Tucson's mail-in election may violate state law
TUCSON, AZ (KOLD) - Tucson city leaders voted two weeks ago to hold all mail elections. It was a way to save money for a cash starved city and increase voter turnout.
But Republicans at the state legislature have different ideas.
After the city vote, the lawmakers inserted language in SB 1331 which in essence says Tucson can't do that.
Any other city in the state can hold mail in elections, just not Tucson.
The reason is Tucson's appeals court victory earlier this week over the state legislature.
The appeals court upheld Tucson's charter which calls for partisan elections. Tucson is the only city in Arizona which holds partisan elections. According to SB 1331, as long as Tucson holds partisan elections, they can't hold all mail elections.
Tucson is the only city which fits the definition.
Former state lawmaker Jonathan Paton was the voice and effort to change that when he was in the legislature. He sponsored the bill which eliminated partisan elections and the city's hybrid ward only elections.
He was on the losing end on that one but says he will appeal to the State Supreme Court where he's confident of a reversal.
But he was on the winning end of the mail in election.
"Many people do not trust the city with an all mail in ballot," he says. "They want some accountability and they're afraid that's not going to happen with an all mail in ballot."
"It'll end up in court," says Steve Kozachik. "The only people making money in this legislature are the lawyers."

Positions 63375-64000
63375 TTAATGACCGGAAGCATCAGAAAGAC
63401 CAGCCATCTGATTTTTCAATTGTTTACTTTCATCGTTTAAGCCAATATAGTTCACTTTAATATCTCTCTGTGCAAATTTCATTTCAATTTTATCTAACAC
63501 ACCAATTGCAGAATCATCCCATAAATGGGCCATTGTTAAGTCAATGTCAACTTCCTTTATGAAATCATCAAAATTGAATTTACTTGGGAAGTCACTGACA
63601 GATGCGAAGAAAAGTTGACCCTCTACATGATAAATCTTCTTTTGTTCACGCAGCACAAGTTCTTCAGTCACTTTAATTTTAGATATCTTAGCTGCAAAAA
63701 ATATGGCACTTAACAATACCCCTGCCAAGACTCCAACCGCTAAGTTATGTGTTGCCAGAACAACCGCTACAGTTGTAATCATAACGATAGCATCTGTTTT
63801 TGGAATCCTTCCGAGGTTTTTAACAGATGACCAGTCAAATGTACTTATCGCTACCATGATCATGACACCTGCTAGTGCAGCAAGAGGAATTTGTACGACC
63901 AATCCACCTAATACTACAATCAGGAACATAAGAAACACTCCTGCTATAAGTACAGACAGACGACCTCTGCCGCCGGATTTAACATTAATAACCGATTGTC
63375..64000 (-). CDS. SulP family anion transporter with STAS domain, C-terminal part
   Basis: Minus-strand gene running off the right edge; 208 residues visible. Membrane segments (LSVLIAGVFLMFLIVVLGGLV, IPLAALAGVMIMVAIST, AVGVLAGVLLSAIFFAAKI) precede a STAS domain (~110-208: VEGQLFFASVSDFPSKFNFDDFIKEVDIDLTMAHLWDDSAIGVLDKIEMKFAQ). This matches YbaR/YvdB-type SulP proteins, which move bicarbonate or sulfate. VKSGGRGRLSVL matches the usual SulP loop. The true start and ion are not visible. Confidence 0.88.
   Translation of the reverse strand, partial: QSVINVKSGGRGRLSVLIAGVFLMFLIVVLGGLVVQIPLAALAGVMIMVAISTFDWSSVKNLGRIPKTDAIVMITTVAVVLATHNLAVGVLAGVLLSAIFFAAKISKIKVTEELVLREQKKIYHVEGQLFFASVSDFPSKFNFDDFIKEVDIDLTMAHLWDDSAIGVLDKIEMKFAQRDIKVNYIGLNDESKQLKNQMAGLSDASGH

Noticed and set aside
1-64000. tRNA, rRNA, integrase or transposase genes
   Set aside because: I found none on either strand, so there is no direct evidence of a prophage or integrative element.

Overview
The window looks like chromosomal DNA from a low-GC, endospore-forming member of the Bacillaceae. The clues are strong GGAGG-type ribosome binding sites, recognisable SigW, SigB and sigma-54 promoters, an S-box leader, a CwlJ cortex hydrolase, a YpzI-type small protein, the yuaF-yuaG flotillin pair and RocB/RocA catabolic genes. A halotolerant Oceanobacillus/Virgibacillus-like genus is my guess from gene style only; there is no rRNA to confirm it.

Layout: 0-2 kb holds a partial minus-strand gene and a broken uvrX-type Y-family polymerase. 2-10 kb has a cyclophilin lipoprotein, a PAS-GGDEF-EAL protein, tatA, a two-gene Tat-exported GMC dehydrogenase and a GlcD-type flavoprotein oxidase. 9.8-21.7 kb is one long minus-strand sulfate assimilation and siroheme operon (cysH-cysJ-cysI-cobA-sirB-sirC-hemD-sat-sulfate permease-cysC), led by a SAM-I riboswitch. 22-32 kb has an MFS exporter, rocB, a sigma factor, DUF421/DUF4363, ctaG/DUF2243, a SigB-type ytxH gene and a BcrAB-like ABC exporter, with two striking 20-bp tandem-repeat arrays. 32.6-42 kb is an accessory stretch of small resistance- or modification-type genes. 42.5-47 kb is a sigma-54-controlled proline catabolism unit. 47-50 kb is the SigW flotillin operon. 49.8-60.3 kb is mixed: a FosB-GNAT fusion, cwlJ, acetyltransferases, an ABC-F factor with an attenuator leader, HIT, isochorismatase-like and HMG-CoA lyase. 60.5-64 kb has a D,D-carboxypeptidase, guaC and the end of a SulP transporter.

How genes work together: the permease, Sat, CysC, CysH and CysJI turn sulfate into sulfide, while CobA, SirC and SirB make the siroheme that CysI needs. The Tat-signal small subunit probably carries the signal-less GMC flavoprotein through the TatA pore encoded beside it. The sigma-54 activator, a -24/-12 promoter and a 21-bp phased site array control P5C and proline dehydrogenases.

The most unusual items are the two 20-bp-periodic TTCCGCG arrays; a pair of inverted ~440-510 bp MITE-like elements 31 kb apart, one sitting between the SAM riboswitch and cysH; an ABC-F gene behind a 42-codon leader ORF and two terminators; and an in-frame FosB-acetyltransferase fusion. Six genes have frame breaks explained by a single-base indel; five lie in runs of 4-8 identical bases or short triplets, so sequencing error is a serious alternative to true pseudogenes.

Kozachik says it's just another example of the hammer the legislature has used on the city during this session.
"It's some kind of political vendetta," says Kozachik.
There has been a lot of talk in Tucson about the Southern Arizona delegation and whether it's voting in the best interests of the residents South of the Gila River.
"In days past, moderate Republicans and moderate Democrats would pull together to make sure Phoenix lawmakers didn't crush Pima County and Tucson," says Jeff Rogers, chairman of the Pima County Democratic party. "That's not the case anymore."
Kozachik a Republican, agrees.
"It's noting but partisan politics," he says. "Because this is Grijalva country, Dupnik is the sheriff down here."
But Paton says there should be no surprises because "the voters have spoken."
He says the people elected to the state legislature are doing what they said they were going to do.
"They felt there needed to be big changes," he says. "And they're doing that."
Paton admits Tucson is the target but there's a reason.
"Tucson is the worst run city in the state, by far," he says. He says they trying to make the city more fiscally accountable and "more business friendly."
But Kozachik says it hurts the city and its voters.
"It's just a slap in the face to their own constituents frankly," he says.
SB 1331 sits on the Governor's desk. She has until May 2 to sign it.
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